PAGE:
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Delgado v. City of Stamford

United States District Court, D. Connecticut

January 7, 2016





On November 2, 2015, the Court issued an order granting in part and denying in part Defendant’s Motion for Summary Judgment (the “Order”). ECF No. 96. Defendant moves for reconsideration of the Order under D. Conn. L. Civ. R. 7(c). For the reasons that follow, the motion is DENIED.


The standard for reviewing a motion for reconsideration is “strict.” Shrader v. CSX Transp., Inc., 70 F.3d 255, 257 (2d Cir. 1995). “[R]econsideration will generally be denied unless the moving party can point to controlling decisions or data that the court overlooked- matters, in other words, that might reasonably be expected to alter the conclusion reached by the court.” Id. “In order to prevent ‘wasteful repetition of arguments already briefed, considered and decided, ’ a motion for reconsideration is granted only in a narrow range of circumstances.” Martin v. Dupont Flooring Sys., Inc., No. Civ. A. 3:01-cv-02189 (SRU), 2004 WL 1171208, at *1 (D. Conn. May 25, 2004) (quoting Schonberger v. Serchuk, 742 F.Supp. 108, 119 (S.D.N.Y. 1990)). The major grounds justifying reconsideration are: “(1) an intervening change in the law; (2) the availability of new evidence not previously available; or (3) the need to correct a clear error of law or prevent manifest injustice.” Id. (citing Doe v. New York City Dep’t of Soc. Servs., 709 F.2d 782, 789 (2d Cir. 1983)).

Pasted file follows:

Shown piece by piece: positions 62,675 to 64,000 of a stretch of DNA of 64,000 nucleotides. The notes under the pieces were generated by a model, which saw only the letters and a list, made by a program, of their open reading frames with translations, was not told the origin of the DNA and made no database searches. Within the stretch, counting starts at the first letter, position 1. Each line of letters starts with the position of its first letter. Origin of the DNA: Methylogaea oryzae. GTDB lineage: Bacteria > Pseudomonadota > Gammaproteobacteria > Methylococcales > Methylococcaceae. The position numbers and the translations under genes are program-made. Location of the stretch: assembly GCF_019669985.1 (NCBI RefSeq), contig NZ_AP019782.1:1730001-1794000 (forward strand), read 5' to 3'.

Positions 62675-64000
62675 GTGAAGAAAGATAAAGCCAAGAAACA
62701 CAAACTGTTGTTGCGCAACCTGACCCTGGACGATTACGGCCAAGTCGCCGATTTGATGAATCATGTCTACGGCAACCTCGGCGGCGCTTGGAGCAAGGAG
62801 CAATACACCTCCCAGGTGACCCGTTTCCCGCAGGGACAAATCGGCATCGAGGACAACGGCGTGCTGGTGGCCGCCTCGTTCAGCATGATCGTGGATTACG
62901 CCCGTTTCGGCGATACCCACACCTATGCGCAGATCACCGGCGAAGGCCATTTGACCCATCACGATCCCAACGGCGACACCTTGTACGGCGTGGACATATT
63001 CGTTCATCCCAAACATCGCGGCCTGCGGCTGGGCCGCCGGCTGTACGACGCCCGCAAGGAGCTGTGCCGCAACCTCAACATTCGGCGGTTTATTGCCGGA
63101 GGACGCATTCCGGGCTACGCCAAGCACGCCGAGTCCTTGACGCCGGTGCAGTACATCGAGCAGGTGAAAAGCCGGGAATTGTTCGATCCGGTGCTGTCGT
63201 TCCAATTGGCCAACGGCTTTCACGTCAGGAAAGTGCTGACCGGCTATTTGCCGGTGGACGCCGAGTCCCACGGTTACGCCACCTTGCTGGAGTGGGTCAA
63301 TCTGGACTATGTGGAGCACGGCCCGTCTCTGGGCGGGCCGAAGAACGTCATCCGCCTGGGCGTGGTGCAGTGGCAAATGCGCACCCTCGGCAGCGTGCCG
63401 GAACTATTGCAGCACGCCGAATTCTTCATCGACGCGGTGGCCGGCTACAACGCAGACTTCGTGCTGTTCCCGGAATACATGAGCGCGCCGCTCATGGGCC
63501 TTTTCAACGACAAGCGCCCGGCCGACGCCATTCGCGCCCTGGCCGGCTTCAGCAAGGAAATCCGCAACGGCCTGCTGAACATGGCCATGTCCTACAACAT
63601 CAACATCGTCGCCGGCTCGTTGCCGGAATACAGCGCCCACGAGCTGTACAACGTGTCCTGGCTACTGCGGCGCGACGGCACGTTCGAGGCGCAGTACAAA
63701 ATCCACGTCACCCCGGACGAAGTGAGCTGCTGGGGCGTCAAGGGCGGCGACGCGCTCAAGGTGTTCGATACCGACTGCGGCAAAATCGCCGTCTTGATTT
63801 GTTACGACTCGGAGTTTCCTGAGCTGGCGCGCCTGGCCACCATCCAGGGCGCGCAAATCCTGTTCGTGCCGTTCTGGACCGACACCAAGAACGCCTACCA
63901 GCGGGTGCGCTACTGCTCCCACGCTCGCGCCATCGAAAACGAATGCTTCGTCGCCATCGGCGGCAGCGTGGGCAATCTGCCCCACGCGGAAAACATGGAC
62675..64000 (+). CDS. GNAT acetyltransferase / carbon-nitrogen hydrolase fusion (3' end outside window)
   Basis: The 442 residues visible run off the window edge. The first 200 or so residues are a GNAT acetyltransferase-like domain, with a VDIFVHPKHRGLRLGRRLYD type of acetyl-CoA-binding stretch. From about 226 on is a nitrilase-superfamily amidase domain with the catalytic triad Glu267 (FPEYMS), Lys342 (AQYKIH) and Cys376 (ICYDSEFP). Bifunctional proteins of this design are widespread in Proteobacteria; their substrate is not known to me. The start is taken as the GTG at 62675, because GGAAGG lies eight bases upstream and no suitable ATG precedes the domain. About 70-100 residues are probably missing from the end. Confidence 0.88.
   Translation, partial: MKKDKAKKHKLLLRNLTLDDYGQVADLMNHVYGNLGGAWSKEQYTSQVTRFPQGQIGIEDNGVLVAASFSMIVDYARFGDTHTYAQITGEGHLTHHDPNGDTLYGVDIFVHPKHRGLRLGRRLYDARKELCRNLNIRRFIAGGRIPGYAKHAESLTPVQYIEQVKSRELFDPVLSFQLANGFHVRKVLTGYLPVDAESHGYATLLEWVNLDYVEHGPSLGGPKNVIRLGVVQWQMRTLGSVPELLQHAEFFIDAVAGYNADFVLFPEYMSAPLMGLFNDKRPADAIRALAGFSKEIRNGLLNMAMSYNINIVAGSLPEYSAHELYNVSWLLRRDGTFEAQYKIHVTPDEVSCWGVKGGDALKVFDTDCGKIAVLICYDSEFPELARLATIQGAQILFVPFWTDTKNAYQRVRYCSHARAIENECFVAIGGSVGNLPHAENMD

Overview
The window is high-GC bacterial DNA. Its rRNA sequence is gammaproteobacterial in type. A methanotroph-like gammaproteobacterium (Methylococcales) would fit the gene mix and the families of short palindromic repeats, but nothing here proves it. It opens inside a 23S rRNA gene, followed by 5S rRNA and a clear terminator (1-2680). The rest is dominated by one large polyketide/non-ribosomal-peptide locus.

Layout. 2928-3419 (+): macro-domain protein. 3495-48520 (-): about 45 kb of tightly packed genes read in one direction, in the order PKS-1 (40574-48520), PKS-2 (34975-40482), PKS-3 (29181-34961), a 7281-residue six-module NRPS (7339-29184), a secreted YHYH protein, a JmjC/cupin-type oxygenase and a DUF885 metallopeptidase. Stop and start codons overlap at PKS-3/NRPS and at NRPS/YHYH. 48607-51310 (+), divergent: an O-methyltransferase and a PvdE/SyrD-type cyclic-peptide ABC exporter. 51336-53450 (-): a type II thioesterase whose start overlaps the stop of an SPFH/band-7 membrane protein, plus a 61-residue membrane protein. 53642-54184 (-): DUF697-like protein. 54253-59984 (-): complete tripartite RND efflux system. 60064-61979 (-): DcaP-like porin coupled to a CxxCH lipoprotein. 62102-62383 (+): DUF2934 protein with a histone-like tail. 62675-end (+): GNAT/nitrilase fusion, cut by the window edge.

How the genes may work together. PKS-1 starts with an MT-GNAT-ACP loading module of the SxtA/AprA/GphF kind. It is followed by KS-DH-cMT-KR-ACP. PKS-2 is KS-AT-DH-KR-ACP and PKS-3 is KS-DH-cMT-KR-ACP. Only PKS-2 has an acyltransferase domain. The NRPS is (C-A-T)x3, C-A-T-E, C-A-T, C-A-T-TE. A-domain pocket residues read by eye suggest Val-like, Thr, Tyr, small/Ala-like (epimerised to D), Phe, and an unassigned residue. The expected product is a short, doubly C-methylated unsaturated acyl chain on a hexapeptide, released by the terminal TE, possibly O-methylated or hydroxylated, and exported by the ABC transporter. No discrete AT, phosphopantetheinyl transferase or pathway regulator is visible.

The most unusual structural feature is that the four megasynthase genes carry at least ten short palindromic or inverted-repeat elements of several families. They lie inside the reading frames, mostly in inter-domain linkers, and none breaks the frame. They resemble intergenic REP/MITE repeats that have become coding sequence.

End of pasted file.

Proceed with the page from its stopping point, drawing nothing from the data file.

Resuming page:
Defendant argues essentially four points: (1) the Complaint does not assert a hostile work environment claim based on national origin, (2) Plaintiff did not identify any derogatory remarks about Hispanics made within the limitations period, (3) Plaintiff’s sex-based and national-origin-based harassment allegations are separate and should not be merged to form one hostile work environment claim; and (4) the alleged conduct was not severe or pervasive.

As to Defendant’s first argument, the Court did not overlook the fact that the Complaint only vaguely asserts a hostile work environment claim based on national origin. Rather, the Court expressly addressed this issue. Order at 1, n.1. The Complaint’s First and Second Claims for Relief incorporate the first 58 paragraphs of the Complaint, which include allegations of “demeaning or derogatory comments about Hispanics, ” Compl. ¶ 22, and then claim that “Defendant City of Stamford’s treatment of plaintiff and/or failure to provide plaintiff equal employment opportunities constitutes employment discrimination on the basis of her . . . national origin[, ]” Compl. ¶ 59. Creating a hostile work environment is a form of employment discrimination. Vance v. Ball State Univ., 133 S.Ct. 2434, 2455 (2013) (“The creation of a hostile work environment through harassment, this Court has long recognized, is a form of proscribed discrimination.”). While the Complaint certainly could be clearer, the Court chose to infer that Plaintiff pled hostile work environment on the basis of sex-based and national-origin-based harassment, and Defendant cites no controlling authority requiring the Court to reconsider that decision. See Kassner v. 2nd Ave. Delicatessen Inc., 496 F.3d 229, 240 (2d Cir. 2007) (“Although the complaint does not explicitly allege discrimination based on a hostile work environment, the complaint alleges ‘continued harassment’ and alleges facts from which we may infer pleading of hostile work environment claims[, ]” including allegations that colleagues “repeatedly made degrading comments toward [plaintiff]”).

As to Defendant’s second argument, Defendant cites no controlling authorities. Moreover, as discussed infra, Plaintiff has one hostile work environment based on alleged sex-based and national-origin-based harassment. Therefore, the continuing violation doctrine applies so long as an act contributing to that hostile work environment occurred within the limitations period. See Nat’l R.R. Passenger Corp. v. Morgan, 536 U.S. 101, 117 (2002).